On how we love animals (except when we love how they taste)

While in France, I read the whole of The Square and the Tower, and then embarked upon The Ape that Understood the Universe.

In the latter book, the matter of how humans get all sentimental about animals is mentioned (pp. 59-60):

… Why do so many people take such delight in string at infant members of other species? It’s not as if, say, porcupines enjoy staring at baby chickens. As with porn, our love of these nonhuman animals is probably not an adaptation. More than likely, it’s spillover from psychological mechanisms designed for more human-centered purposes. There’s a certain cluster of traits that people everywhere find irresistibly cute. This includes big round eyes in the center of the face, a small nose, and plump, stubby limbs. Our affection for creatures with these features presumably evolved to motivate us to care for our own infants and toddlers. But the same features are found in many other infant mammals, and even in the adult members of some nonhuman species. As a result, we often feel affectionate and protective toward these individuals as well – not because it’s adaptive, but just because adaptations aren’t perfect. By the way, as you might already have
noticed, the spill over hypothesis doesn’t just explain our fondness for cute animal videos. It also hints at an explanation for a much older and more pervasive phenomenon: our habit of keeping pets.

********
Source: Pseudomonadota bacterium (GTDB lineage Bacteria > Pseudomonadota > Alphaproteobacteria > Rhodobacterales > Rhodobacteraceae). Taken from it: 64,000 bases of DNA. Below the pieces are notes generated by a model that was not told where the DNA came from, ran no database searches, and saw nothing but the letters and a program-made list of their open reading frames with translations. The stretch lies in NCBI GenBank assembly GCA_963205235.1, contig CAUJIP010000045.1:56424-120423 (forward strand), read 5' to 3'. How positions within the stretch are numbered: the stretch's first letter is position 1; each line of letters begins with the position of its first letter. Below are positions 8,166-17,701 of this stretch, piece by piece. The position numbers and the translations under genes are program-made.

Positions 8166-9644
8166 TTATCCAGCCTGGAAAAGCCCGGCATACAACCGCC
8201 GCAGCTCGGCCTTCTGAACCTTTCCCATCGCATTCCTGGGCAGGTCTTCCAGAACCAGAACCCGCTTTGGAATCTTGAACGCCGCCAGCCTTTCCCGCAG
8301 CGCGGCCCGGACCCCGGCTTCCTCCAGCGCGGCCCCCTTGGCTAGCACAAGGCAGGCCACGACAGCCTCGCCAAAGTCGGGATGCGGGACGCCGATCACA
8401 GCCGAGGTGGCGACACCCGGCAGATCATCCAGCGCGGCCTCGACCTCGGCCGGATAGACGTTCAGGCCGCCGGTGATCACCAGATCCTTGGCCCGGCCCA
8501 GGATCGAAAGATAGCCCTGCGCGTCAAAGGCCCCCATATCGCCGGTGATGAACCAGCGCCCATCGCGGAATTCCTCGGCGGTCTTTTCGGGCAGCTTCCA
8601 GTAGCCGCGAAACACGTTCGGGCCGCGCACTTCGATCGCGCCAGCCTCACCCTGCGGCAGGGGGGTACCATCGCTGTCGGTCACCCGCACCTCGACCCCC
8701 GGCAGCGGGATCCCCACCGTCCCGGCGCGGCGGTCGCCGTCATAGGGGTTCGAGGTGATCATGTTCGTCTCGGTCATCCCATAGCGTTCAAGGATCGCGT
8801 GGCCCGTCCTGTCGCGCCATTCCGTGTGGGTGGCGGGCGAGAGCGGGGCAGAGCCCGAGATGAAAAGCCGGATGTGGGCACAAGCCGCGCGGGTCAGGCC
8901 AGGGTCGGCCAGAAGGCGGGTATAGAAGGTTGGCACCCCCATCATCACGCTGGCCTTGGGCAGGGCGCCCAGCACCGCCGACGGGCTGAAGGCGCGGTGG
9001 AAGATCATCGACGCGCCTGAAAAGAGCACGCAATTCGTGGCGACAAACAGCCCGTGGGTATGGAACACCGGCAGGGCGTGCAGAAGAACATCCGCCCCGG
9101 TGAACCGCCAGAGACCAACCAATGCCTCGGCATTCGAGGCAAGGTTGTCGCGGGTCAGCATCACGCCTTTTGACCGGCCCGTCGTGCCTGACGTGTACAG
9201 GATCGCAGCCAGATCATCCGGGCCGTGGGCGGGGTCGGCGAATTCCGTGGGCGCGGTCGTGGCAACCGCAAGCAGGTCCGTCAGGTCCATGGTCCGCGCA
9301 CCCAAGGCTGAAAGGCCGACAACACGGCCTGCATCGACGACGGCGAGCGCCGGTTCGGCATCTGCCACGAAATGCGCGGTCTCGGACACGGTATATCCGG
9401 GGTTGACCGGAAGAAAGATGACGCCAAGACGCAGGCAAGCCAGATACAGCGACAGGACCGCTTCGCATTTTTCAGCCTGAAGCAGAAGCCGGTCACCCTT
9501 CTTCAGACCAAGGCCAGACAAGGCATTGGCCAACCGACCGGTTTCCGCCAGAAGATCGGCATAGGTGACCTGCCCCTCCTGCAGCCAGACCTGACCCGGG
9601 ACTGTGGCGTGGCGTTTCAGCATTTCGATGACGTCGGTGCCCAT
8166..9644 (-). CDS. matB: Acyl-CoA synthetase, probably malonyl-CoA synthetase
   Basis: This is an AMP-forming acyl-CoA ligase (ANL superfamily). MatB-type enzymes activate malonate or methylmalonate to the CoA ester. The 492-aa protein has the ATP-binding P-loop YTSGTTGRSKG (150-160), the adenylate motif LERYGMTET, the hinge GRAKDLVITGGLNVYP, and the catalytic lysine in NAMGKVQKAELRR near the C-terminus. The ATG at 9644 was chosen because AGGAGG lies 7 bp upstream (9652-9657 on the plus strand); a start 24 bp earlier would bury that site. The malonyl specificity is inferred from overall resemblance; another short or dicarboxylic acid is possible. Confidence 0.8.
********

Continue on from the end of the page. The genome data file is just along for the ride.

Motivated I am sure by exactly this sort of fondness for animals myself, I have become more and more intrigued by this general human propensity. Which is why so many of my photos involve non-human creatures of one sort or another.

Here are some of the non-human creatures photos I photoed while in France recently:

Even the photos involving signs urging dog owners to clear up canine crap (photos 12, 14 and 17) are about our positive feelings towards animals, because the offending dogs are pets. And even the two plastic barrier things (photo 16) are “other creatures”, in the sense that we insist on seeing the faces of creatures where there are none, even though these particular non-creatures each have only one eye. Yes, we do love these creatures.

And yet, by way of a corrective, we also do these kinds of things to particularly tasty creatures, in this case to various mammals and to fishes:

Yum.

Electric tree

Last week I dined in Putney with friends. Delightful, even if it did make my coughing worse. And then, almost as delightful was the electric tree I encountered next to the big red building, aka Novaat Victoria Station, having arrived there by bus at about one in the morning.

These photos are only so-so, but I think the tree deserves celebrating nevertheless. I especially like how it looks so different from different angles:

The main reason I’m posting these particular photos, vertical ones, is to make sure I can. My Photoshop(clone) and Windows Photo Viewer between them manage to introduce confusion about whether vertical photos are really vertical, or need rotating. It turns out they need rotating through ninety degrees, and then in Windows they seem like the tree has been laid down on its side. But when I then transfer them into the blog, they come out standing upright.